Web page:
Alarm bells are ringing in the Internet engineering community over an obscure statistic that indicates the 'Net is growing - in size and complexity - at a faster rate than today's routers can handle.
This recent finding has prompted the Internet Engineering Task Force (IETF) to embark on an overhaul of the communications protocol that handles routing across the Internet's backbone.
At stake for large companies may be the need to buy more powerful network gear earlier than originally intended.
"The sky is not falling, but the sky is hanging a little low," says Fred Baker, a routing pioneer with Cisco Systems Inc. and a member of the IETF's Internet Architecture Board. "The issue needs to be addressed soon."
The statistic in question is the number of entries in the backbone's routing table, the master list of network destinations that is stored in backbone routers and used to determine the best path from one network to another. The size and traffic in the routing table are indicators of the overall health of the Internet, in particular how well the individual networks that comprise the Internet are communicating with each other.
After years of predictable growth, the size of the routing table and traffic in it exploded during the past six months, topping 104,000 entries in March, compared with 75,000 a year ago. Even more troubling is evidence that frequent updates to the routing table entries by network managers are causing instability in the Internet's backbone routing infrastructure.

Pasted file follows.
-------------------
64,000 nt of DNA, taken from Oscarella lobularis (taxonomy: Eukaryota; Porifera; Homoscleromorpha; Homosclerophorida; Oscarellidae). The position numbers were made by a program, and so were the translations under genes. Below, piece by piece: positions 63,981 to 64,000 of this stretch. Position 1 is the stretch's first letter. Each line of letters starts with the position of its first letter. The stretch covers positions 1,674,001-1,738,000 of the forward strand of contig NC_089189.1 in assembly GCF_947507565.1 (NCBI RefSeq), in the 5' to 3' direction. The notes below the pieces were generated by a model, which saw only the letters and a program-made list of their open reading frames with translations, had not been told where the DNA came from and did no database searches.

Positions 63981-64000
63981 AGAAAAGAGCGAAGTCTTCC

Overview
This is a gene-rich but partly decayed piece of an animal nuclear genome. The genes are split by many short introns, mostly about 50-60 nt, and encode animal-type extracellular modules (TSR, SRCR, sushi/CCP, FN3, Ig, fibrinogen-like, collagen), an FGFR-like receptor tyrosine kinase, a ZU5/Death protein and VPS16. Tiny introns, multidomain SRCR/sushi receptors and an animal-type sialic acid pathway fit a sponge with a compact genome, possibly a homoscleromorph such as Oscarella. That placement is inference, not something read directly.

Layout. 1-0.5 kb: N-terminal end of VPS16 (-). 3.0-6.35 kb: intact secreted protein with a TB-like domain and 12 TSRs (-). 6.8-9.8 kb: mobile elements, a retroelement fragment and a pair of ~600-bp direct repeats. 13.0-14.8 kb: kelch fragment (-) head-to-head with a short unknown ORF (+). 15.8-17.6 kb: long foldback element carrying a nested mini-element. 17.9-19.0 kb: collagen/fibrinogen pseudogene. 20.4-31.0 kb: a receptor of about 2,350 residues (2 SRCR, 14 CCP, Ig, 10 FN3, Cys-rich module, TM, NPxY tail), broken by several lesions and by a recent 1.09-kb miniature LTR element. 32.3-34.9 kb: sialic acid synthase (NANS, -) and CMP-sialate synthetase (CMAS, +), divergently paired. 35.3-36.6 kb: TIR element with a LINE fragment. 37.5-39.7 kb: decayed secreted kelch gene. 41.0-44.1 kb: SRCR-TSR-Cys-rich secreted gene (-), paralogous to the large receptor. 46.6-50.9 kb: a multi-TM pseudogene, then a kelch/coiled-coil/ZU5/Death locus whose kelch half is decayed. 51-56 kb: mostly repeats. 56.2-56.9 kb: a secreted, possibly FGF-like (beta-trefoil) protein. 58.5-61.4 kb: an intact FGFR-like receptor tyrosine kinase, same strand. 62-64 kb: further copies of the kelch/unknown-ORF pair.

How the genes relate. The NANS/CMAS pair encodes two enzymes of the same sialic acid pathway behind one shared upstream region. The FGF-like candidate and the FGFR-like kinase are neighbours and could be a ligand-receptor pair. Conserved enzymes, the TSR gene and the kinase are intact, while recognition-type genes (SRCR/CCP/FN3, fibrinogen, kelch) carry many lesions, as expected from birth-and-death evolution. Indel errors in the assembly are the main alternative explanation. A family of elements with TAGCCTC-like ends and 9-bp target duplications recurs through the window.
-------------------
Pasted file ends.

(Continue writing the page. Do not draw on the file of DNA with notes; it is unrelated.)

Nobody knows how big or how active the routing table can get before the Internet's core routers start crashing. But current projections show that if the growth goes unchecked, the Internet could face a router processing-power crunch in as soon as 18 months.
"It's not the size of the table, but the number of updates per second that kills a router stone dead," explains Geoff Huston, a Telstra official who tracks this statistic for the IETF. "By the time the table gets to around 200,000 entries, we may be pushing a default-free router well beyond its processing capability."
In addition, the churn in the Internet's routing table means that it is taking longer to propagate accurate routing information globally across the Internet.
The time it takes the Internet to process a route withdrawal or a route announcement is getting longer, Huston says. "This is again a processor overload issue."
What's driving the increase in routing table entries is the rising popularity of multihoming on corporate networks. Multihoming is the term used to describe a network configuration in which one Internet server is connected to two different ISPs for improved reliability and redundancy. A multihomed network requires a separate entry in the routing table for each ISP.
Most large companies and dot-coms multihome their networks. Huston estimates that 70 percent of the announcements in today's routing table are related to multihoming.
Multihoming is popular because the cost of transmission circuits is plummeting, making it less expensive to buy Internet access services from two or more ISPs. At the same time, companies are more concerned about the reliability of their networks and less willing to trust one service provider.